Okay, maybe we are splitting hairs over insignificant technicality. However, there are many more ways that the facts presented are wrong.

Bamboo seeds have to be planted right away and cannot be allowed to dry out. Most grow shoots within a month. If  a planted seed does not grow a shoot above the ground within a few months, there is something wrong. If there is no sign of the bamboo shoot after a year, it is almost certain to be a dud. The plant will never grow. One can wait for five years, or ten, or more — there will be no bamboo plant shooting up as fruit of patience.

Cao Qungen of Hang Zhou, China, has a PhD in bamboo ecology and cultivation from the Nanjing Forestry University. When he had been contacted a few months after the publication of Archer’s book, he had scoffed, “It is just a story — it’s not true.”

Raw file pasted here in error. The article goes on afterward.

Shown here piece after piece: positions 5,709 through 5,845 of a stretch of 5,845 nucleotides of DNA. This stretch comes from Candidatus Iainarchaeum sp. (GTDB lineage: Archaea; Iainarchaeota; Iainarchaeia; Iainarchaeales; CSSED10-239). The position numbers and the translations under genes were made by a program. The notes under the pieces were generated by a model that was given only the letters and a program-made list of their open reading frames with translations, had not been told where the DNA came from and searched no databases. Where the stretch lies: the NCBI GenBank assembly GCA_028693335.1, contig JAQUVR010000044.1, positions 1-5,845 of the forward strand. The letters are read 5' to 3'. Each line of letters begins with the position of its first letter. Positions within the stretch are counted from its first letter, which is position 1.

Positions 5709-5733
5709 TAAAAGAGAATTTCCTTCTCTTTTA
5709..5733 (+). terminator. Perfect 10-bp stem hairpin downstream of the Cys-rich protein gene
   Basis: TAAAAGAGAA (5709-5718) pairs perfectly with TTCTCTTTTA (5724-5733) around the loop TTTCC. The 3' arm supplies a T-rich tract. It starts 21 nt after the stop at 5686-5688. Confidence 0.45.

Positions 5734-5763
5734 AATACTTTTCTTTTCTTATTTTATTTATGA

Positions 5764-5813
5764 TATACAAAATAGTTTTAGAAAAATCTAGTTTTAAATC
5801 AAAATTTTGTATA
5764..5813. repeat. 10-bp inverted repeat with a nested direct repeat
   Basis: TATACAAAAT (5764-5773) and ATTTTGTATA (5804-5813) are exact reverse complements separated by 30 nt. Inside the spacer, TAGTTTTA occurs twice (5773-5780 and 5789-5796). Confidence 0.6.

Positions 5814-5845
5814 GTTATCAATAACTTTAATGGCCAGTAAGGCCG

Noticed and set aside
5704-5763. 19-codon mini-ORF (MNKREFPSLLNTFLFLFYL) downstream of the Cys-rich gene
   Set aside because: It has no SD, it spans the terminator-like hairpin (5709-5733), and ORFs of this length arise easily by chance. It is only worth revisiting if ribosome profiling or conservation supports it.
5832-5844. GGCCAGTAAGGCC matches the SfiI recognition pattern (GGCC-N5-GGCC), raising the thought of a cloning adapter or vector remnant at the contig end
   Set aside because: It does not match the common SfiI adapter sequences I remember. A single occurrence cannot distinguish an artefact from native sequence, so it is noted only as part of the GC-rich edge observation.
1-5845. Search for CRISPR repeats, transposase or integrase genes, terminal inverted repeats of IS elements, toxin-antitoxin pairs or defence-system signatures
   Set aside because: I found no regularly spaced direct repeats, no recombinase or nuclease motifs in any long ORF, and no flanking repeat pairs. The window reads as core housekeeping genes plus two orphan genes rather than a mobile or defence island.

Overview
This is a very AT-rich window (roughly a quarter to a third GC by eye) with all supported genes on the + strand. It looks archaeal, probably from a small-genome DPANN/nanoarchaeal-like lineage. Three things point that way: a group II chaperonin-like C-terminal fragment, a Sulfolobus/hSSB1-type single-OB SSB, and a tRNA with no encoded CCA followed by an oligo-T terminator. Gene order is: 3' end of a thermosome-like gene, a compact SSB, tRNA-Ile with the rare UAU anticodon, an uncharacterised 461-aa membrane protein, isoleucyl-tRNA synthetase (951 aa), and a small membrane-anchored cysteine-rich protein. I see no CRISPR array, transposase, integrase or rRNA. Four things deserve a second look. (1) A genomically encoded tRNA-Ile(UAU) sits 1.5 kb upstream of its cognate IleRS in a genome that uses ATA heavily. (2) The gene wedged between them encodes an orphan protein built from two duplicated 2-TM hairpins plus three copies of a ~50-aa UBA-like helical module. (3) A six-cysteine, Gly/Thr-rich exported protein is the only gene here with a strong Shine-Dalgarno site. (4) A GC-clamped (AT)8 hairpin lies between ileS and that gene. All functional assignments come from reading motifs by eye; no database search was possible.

However, the story has lived on and taken on the proportions of truth — as fabrications are prone to if repeated often enough.

Whatever Dravid has to say about the values of patience and the ethics of hard work are genuine and precious. However, they can be more than adequately borne by examples and anecdotes from his excellent career.

He has no need to soil his hands on the murky slush pandered as feel good stories in low-investment books on how-to, inspiration and so on. Those are for men who make a career out of these talks without possessing the credentials to back them up. As already mentioned, Dravid has more achievements than most of them put together.

(Arunabha Sengupta is trained from Indian Statistical Institute as a Statistician. He works as a Process Consultant, but purifies the soul through writing and cricket, often mixing the two into a cleansing cocktail. The author of three novels, he currently resides in the incredibly beautiful, but sadly cricket-ignorant, country of Switzerland. You can know more about him from his author site, his cricket blogs and by following him on Twitter)